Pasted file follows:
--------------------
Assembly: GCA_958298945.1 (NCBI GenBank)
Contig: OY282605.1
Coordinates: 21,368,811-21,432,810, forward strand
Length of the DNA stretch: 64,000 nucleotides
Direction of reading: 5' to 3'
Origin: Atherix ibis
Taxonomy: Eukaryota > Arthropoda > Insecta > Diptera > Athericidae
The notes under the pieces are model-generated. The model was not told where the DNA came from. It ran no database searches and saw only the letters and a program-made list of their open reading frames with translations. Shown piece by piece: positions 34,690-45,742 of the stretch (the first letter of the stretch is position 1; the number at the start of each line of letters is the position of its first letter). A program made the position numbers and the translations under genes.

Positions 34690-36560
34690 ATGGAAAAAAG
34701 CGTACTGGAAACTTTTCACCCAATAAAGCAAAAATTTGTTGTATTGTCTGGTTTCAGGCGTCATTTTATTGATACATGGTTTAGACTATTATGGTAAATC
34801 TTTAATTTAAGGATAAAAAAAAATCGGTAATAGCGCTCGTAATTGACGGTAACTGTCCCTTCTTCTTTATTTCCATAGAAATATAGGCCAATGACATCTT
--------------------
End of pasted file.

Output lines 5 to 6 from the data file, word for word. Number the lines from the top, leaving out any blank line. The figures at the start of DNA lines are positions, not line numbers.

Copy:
Direction of reading: 5' to 3'
Origin: Atherix ibis